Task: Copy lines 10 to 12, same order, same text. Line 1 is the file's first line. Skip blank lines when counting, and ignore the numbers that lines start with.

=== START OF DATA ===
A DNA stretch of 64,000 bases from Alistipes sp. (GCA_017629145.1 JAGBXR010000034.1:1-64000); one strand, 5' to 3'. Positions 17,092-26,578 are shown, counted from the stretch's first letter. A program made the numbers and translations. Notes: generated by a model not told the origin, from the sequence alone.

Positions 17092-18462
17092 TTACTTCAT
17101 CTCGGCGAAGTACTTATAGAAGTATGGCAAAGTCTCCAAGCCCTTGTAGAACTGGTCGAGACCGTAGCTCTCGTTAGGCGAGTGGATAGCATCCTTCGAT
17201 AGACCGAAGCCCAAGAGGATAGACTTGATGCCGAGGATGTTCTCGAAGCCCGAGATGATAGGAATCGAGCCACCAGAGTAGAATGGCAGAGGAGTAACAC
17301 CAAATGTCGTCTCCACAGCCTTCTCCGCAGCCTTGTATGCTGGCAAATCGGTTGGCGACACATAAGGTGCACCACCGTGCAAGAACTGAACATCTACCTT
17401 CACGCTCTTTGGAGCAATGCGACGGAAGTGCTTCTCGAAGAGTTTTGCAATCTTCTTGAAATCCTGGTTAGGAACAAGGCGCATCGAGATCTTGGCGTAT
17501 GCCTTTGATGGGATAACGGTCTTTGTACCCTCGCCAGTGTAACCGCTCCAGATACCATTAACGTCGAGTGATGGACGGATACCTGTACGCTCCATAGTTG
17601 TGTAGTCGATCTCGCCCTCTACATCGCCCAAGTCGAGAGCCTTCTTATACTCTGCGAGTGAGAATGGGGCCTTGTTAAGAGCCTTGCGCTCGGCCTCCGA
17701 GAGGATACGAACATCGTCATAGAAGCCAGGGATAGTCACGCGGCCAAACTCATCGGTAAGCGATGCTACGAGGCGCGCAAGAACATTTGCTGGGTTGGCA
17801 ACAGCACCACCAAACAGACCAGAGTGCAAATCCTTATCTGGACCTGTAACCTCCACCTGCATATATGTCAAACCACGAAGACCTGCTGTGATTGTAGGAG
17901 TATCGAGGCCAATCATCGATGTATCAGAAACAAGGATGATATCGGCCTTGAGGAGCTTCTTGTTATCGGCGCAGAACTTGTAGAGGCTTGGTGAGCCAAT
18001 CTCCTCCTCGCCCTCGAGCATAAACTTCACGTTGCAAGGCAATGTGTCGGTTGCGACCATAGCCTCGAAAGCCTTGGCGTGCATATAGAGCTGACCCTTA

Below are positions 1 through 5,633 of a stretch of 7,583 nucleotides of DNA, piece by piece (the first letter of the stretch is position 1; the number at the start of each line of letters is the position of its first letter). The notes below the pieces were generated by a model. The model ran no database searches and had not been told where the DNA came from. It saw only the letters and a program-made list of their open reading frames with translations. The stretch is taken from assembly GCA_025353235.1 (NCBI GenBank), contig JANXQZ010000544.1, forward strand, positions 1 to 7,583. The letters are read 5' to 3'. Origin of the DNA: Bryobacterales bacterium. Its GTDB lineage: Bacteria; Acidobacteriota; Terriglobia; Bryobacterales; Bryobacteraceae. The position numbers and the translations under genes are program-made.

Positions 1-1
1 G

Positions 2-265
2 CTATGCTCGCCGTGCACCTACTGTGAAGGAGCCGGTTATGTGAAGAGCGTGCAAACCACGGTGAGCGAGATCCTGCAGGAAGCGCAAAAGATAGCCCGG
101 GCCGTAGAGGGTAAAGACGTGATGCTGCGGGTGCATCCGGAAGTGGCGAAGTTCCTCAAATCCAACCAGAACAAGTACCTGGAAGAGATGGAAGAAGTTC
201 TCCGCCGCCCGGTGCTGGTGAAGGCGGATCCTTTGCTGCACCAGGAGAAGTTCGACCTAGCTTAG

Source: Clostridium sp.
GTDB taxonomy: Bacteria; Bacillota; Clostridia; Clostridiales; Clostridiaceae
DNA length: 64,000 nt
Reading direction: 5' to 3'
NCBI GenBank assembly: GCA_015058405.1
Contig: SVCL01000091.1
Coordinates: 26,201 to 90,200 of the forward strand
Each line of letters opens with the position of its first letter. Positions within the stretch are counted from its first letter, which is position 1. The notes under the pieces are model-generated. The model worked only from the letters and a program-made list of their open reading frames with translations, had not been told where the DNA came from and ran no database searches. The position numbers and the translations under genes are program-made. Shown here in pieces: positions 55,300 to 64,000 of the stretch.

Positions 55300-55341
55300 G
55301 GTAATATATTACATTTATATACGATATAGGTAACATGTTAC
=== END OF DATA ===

17701 GAGGATACGAACATCGTCATAGAAGCCAGGGATAGTCACGCGGCCAAACTCATCGGTAAGCGATGCTACGAGGCGCGCAAGAACATTTGCTGGGTTGGCA
17801 ACAGCACCACCAAACAGACCAGAGTGCAAATCCTTATCTGGACCTGTAACCTCCACCTGCATATATGTCAAACCACGAAGACCTGCTGTGATTGTAGGAG
17901 TATCGAGGCCAATCATCGATGTATCAGAAACAAGGATGATATCGGCCTTGAGGAGCTTCTTGTTATCGGCGCAGAACTTGTAGAGGCTTGGTGAGCCAAT